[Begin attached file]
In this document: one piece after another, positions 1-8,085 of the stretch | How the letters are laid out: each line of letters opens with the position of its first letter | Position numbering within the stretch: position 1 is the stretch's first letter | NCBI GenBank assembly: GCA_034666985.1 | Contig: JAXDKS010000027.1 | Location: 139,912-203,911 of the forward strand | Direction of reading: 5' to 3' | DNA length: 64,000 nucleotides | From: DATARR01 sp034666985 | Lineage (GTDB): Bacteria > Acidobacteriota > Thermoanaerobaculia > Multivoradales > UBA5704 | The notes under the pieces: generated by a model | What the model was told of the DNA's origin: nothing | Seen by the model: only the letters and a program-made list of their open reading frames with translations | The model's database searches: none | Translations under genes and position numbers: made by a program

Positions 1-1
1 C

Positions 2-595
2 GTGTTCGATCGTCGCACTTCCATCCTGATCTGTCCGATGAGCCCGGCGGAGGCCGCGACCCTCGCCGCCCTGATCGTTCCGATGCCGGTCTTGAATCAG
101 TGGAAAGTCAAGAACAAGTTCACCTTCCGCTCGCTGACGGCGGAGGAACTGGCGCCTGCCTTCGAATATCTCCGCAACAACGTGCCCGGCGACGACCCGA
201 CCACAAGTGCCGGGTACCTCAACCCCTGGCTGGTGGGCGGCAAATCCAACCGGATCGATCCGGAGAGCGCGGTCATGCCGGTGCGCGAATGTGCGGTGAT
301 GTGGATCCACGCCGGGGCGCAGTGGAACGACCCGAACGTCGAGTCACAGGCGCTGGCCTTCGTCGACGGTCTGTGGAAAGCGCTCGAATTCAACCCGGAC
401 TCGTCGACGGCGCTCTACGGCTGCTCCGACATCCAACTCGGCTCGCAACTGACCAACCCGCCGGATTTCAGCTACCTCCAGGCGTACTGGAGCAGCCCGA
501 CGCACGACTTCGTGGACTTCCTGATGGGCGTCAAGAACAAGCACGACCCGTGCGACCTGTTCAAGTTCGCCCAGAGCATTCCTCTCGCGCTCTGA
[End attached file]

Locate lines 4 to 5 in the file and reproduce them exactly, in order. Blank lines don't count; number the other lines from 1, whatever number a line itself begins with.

Positions 2-595
2 GTGTTCGATCGTCGCACTTCCATCCTGATCTGTCCGATGAGCCCGGCGGAGGCCGCGACCCTCGCCGCCCTGATCGTTCCGATGCCGGTCTTGAATCAG